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CCBL Highly Represented in A.L. Champion Rays’ Bullpen

Pete Fairbanks (Hyannis ’13/’14 when he pitched for Texas. Ian D'Andrea Photo
10/21/2020 7:39 PM

Article By: Taylor Viles



The Tampa Bay Rays have become known for possessing one of the strongest pitching staff’s in the MLB today.  

Their starting pitching is young and improving with age, and their bullpen is lights out and incredibly reliable.  When their still-developing bats let them down during a game, the guys on the mound have been able to pitch a gem.

Debuting a new strategy to the game in 2018, the Rays decided to use Sergio Romo, a traditional closer, to begin a game one night.  As the team continued to refine the idea, the game plan has allowed their youthful starting pitching staff to develop without throwing their arms out.  It also gives team management an opportunity to see less-known pitchers in their farm system who were given a chance to pitch because more pitchers were used in games.  

The move was dubbed “the opener” and has continued to be employed by Tampa Bay and has been picked up by other teams along the way. The focus on their pitching staff is what has led them to be among the best in baseball.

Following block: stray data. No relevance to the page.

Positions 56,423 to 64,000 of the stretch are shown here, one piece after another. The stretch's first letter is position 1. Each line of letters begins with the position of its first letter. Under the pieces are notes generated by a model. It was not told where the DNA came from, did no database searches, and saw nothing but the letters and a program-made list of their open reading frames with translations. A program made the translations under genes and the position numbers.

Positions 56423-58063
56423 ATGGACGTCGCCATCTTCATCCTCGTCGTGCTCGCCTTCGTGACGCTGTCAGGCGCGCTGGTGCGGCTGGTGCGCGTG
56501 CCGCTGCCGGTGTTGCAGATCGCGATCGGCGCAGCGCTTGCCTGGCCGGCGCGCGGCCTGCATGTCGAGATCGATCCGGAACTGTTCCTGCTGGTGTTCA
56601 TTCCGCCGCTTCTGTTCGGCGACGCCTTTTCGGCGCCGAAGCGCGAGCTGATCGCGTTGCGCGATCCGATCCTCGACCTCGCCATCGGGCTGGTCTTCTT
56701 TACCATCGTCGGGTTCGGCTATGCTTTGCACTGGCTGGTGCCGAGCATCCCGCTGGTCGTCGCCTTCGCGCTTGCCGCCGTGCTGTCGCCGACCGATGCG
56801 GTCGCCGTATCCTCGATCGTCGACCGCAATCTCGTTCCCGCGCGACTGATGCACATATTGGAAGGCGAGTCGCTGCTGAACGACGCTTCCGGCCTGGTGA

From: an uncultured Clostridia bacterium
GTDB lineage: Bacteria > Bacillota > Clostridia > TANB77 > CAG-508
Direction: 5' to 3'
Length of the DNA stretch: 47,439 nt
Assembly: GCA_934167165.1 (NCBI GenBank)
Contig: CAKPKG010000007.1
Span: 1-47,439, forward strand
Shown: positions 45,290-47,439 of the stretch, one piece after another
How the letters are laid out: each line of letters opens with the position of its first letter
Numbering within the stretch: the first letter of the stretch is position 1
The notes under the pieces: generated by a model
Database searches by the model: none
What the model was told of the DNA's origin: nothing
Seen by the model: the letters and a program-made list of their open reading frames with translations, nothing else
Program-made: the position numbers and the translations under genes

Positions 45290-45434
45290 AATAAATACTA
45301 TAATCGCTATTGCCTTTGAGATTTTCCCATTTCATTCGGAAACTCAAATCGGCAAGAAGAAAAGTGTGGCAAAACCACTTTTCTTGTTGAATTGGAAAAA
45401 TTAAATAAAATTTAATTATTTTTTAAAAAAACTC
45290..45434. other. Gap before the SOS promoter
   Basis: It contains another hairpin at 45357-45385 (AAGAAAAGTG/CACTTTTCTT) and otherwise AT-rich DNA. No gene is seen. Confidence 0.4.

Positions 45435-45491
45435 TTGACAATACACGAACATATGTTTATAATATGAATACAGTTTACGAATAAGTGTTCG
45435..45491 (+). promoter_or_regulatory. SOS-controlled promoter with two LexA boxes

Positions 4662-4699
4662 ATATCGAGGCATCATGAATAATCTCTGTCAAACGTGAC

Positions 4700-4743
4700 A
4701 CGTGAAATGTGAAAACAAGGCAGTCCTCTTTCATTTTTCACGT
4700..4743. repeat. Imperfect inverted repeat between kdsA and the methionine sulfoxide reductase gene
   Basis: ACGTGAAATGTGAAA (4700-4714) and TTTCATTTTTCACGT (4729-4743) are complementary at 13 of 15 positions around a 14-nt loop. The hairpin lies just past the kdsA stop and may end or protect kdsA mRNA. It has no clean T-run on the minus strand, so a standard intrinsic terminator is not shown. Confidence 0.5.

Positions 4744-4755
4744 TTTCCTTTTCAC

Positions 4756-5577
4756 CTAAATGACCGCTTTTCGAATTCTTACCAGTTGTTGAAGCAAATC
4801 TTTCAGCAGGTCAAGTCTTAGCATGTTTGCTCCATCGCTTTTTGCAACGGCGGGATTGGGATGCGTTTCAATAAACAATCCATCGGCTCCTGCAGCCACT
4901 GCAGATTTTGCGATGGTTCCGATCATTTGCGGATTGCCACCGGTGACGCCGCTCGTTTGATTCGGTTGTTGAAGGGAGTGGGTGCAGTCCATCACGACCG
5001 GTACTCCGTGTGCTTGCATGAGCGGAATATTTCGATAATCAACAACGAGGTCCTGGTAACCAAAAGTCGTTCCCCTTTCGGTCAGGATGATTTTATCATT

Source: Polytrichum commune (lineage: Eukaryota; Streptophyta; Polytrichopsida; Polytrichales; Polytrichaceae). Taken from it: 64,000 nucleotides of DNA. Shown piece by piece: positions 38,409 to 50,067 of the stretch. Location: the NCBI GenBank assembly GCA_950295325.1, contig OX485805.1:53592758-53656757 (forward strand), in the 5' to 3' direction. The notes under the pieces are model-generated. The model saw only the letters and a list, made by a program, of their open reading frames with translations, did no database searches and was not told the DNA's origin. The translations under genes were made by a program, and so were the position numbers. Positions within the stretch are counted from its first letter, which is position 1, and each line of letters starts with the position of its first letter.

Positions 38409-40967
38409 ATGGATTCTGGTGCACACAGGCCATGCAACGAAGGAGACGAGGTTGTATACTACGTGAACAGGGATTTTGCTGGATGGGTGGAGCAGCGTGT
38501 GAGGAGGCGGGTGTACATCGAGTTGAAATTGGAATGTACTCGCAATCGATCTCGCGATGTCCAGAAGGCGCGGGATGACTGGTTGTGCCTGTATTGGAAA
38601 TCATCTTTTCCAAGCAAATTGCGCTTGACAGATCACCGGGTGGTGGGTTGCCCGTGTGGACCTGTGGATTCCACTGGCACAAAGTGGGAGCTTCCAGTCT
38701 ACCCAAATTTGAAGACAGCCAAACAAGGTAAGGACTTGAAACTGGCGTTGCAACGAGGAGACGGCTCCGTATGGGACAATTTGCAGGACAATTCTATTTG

One of the most unique parts of Tampa Bay is how the team utilizes the closer role.  Typically, a closer will be relied on to finish-up almost every tight game compiling a significant number of saves over the season.  In only 60 games played during the COVID-19 shortened MLB season, 12 Rays recorded at least one save.  That’s 12 pitchers that the team trusted enough to win a close game for them.  The team led the league this season with 23 saves.

Three Cape League alumni have been a large part of the lethal pitching staff for Tampa Bay.  Aaron Loup (Falmouth ’08), Pete Fairbanks (Hyannis ’13/’14), and Ryan Thompson (Hyannis ’13) have each pitched in over 20 games this season.  

Fairbanks was the most effective for the Rays appearing in 27 games, mostly in relief, registering 39 strikeouts.  The former Harbor Hawk compiled a 6-3 record while keeping his ERA at 2.70.  In six relief appearances this postseason, he is leading the team with three saves.

In his first season on Cape Cod, Fairbanks pitched in just two games but collected a win against Wareham.  This would turn out to be his only win as the next season he was 0-4 in nine games played.

Loup’s ERA this season for Tampa Bay was also low at 2.52.  As a reliever, no one appeared in more games (24) without receiving at least one start, than Loup, as the Rays opted to not move him from his spot in the bullpen.  Sometimes, changing a players role on a team can threaten their effectiveness.

Loup only played in nine games for Falmouth in the 2008 season, going 1-1 with a 6.07 ERA.

This season, Thompson was also a staple in the bullpen, pitching in 25 games and recording one save for Tampa Bay.

In late July of 2013, Thompson and Fairbanks were almost teammates with Hyannis.  Thompson, like Fairbanks, pitched in two games that summer and maintained a 0.00 ERA.  The Harbor Hawks released him three days before signing Fairbanks for his stint with the team.

As the Rays takes on the Los Angeles Dodgers in the 2020 World Series, they look to win their first World Series in team history.